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Etymologies

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Examples

  • That she had been bewildered when questioned by the market-woman, was not surprising, since she had passed a sleepless night, and the fate of poor William was yet uncertain.

    Chapter 7

  • That she had been bewildered when questioned by the market-woman was not surprising, since she had passed

    Chapter 8

  • But suppose the market-woman should hide her fat goose when Sir

    The Virginians

  • Readers cannot fail to have remarked that what an author tells us of the beauty or the charm of his creatures goes for nought; that we know instantly better; that the heroine cannot open her mouth but what, all in a moment, the fine phrases of preparation fall from round her like the robes from Cinderella, and she stands before us, self-betrayed, as a poor, ugly, sickly wench, or perhaps a strapping market-woman.

    Memories and Portraits

  • That would not be fair-play: every woman was young in her turn, and had her chances of matrimony, which it was a point of honour for other women not to spoil — just as one market-woman who has sold her own eggs must not try to balk another of a customer.

    Adam Bede

  • She had been out the whole of the night on which the murder had been committed, and towards morning had been perceived by a market-woman not far from the spot where the body of the murdered child had been afterwards found.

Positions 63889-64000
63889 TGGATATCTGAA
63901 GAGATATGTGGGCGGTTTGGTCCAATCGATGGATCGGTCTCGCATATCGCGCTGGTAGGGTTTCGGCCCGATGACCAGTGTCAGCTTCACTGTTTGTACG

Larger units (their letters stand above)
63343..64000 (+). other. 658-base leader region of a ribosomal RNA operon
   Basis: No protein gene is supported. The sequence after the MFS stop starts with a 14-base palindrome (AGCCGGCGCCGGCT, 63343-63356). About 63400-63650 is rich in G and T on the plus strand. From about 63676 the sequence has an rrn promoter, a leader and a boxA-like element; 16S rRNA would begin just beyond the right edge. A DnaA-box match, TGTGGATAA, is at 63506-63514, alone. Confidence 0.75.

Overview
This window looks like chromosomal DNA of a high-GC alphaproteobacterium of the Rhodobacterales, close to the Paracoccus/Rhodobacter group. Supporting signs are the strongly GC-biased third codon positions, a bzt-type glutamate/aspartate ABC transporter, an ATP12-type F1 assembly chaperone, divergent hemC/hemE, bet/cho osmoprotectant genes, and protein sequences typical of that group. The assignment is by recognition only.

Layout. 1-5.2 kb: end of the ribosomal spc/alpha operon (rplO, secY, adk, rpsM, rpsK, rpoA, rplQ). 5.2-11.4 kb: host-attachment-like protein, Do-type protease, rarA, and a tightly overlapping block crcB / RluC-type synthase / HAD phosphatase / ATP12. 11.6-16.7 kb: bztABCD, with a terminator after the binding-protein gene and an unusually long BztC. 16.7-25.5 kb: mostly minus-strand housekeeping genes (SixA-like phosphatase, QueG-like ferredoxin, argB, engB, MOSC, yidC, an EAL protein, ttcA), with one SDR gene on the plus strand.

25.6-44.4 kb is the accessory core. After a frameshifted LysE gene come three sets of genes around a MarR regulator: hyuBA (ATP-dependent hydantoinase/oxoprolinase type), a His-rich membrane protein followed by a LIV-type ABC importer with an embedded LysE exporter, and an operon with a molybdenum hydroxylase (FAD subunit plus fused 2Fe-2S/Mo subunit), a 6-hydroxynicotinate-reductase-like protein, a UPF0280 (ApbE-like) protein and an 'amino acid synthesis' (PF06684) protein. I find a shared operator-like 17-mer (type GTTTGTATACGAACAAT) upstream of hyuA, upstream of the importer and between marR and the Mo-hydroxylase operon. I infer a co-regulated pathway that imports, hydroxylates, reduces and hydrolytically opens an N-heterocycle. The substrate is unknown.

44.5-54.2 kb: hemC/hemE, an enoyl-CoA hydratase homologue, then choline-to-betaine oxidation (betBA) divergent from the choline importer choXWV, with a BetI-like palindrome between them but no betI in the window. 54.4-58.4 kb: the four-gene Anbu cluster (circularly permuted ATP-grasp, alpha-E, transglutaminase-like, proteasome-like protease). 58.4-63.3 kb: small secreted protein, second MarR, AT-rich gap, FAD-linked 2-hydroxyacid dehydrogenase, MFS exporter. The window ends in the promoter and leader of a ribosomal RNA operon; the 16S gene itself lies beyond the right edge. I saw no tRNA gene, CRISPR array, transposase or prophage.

Frankenstein; Or, The Modern Prometheus

  • That she had been bewildered when questioned by the market-woman, was not surprising since she had passed a sleepless night, and the fate of poor William was yet uncertain.

    Frankenstein; Or, The Modern Prometheus

  • That she had been bewildered when questioned by the market-woman was not surprising, since she had passed a sleepless night and the fate of poor William was yet uncertain.

    Frankenstein

  • She had been out the whole of the night on which the murder had been committed and towards morning had been perceived by a market-woman not far from the spot where the body of the murdered child had been afterwards found.

    Frankenstein

  • The hall was in consequence besieged by an immense mob from Cambridge, fired, and nearly destroyed; Mary and her host with difficulty escaped, (she disguised as a market-woman,) and as queen, she rebuilt Sawston with the stones of Cambridge Castle.

    The Mirror of Literature, Amusement, and Instruction Volume 13, No. 370, May 16, 1829

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